what circuits to study

Discussion in 'Homework Help' started by mogadeet, Nov 20, 2007.

  1. mogadeet

    Thread Starter Member

    May 1, 2007
    hi all

    can anybody suggest some good circuits for a beginner to study? ideally they should be devices that perform some interesting task, and whose functionning can be convincingly demonstrated. they do not need to be efficient: illustrating basic principles of circuit design is all i expect from them. (i promise i will not try to build anything that's just an instructional example.)

  2. beenthere

    Retired Moderator

    Apr 20, 2004
    There is no right answer. Let your own interest be the guide. Every circuit shares most of it's principles with every other circuit, so it is less important to start with some objectively "correct" circuit than to just start investigating how things work.
  3. JoeJester

    AAC Fanatic!

    Apr 26, 2005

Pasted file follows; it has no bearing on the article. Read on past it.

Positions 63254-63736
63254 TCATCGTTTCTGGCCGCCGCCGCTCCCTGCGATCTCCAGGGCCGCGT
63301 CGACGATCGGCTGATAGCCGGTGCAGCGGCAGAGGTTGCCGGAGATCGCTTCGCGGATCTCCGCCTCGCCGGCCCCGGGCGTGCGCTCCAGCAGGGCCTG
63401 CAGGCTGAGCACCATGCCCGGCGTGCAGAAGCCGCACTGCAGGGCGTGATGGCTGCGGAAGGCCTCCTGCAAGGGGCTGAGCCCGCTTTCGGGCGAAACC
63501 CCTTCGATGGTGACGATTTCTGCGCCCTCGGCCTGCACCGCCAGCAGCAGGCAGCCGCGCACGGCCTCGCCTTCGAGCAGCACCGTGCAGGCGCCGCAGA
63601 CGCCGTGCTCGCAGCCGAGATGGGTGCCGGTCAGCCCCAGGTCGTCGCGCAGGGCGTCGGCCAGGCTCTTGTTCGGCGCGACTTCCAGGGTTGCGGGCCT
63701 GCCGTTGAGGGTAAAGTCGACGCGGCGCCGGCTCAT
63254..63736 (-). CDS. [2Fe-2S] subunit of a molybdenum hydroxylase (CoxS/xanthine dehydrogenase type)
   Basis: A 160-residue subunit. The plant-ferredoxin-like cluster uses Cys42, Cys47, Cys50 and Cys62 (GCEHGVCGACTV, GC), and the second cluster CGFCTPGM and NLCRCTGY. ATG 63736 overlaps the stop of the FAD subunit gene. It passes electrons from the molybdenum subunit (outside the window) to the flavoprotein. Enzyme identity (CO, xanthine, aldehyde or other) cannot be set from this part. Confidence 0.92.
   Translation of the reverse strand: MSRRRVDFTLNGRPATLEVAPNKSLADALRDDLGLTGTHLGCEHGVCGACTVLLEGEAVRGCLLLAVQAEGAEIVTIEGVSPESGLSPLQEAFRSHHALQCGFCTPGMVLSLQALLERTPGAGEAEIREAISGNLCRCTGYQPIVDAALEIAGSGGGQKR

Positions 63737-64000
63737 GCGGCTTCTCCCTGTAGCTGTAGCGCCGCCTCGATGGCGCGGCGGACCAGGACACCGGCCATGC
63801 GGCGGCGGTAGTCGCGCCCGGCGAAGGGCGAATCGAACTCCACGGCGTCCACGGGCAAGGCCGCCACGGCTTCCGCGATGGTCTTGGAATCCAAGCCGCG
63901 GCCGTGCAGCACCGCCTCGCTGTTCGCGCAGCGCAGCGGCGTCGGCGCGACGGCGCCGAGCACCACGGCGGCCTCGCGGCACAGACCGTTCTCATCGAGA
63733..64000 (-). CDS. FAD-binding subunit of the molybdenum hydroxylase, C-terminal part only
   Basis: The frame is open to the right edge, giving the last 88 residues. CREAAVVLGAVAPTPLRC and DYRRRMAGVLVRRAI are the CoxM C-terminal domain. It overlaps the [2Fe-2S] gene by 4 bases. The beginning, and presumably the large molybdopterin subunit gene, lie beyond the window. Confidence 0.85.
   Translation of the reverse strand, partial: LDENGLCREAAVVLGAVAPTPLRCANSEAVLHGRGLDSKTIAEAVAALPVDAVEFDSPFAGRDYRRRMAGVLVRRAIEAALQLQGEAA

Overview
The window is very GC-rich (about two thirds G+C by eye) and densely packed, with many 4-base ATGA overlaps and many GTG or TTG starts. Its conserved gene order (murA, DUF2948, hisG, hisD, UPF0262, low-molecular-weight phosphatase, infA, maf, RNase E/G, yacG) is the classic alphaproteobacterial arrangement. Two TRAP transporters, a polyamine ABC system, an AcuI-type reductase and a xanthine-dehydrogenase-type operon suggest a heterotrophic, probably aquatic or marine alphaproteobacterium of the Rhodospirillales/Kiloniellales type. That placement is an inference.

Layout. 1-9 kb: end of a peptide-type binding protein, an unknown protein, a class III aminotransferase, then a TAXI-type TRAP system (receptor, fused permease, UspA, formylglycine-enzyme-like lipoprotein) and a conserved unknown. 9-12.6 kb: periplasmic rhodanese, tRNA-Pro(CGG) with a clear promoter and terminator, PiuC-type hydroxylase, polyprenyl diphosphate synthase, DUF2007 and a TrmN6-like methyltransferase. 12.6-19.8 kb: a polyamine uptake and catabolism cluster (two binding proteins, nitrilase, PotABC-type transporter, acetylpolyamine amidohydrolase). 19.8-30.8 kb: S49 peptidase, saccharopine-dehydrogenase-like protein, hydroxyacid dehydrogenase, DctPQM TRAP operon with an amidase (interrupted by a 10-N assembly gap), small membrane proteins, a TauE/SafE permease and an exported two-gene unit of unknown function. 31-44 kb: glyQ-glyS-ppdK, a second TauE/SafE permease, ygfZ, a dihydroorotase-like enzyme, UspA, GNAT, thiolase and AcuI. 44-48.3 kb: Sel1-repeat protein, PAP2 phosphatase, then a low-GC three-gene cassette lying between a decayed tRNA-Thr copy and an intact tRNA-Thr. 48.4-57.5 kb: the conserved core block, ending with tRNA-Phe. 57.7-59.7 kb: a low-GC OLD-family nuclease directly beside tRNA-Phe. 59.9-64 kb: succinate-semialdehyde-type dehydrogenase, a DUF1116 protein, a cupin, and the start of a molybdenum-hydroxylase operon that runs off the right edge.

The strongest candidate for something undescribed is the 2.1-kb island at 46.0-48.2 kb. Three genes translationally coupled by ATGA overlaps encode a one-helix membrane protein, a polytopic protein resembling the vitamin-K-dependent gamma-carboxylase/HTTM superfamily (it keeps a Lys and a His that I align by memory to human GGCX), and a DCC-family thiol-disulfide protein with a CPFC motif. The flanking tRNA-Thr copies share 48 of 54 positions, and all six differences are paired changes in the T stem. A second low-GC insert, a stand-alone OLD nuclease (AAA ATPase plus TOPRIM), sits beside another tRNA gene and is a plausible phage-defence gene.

The Art of Electronics has plenty of circuits, good and bad designs for one to explore.
  4. Dave

    Retired Moderator

    Nov 17, 2003
    Take your pick. The theory behind each circuit can be found in the corresponding section in the e-book.

    I also recommend Art of Electronics as suggested by JoeJester.

  5. gootee

    Senior Member

    Apr 24, 2007
    It's always interesting to look at the application notes and datasheet circuits of the major semiconductor manufacturers. Scan the lists of appnotes at http://www.analog.com , http://www.linear.com , and http://www.national.com , to name just a few, and pick some that look interesting, to you, to download. Also, look at their "products" pages and drill down into the hierarchy and pick some that look appealing, to you, and download their datasheets. There are usually "typical applications" sections with circuits, in the datasheets.

    Occasionally you can find a real gem; something that fits your level of understanding and opens up a whole new sector of technology, for you to explore.

    Save all of the PDF files, somewhere, so you can do searches of them, later, after you know what to look for. :)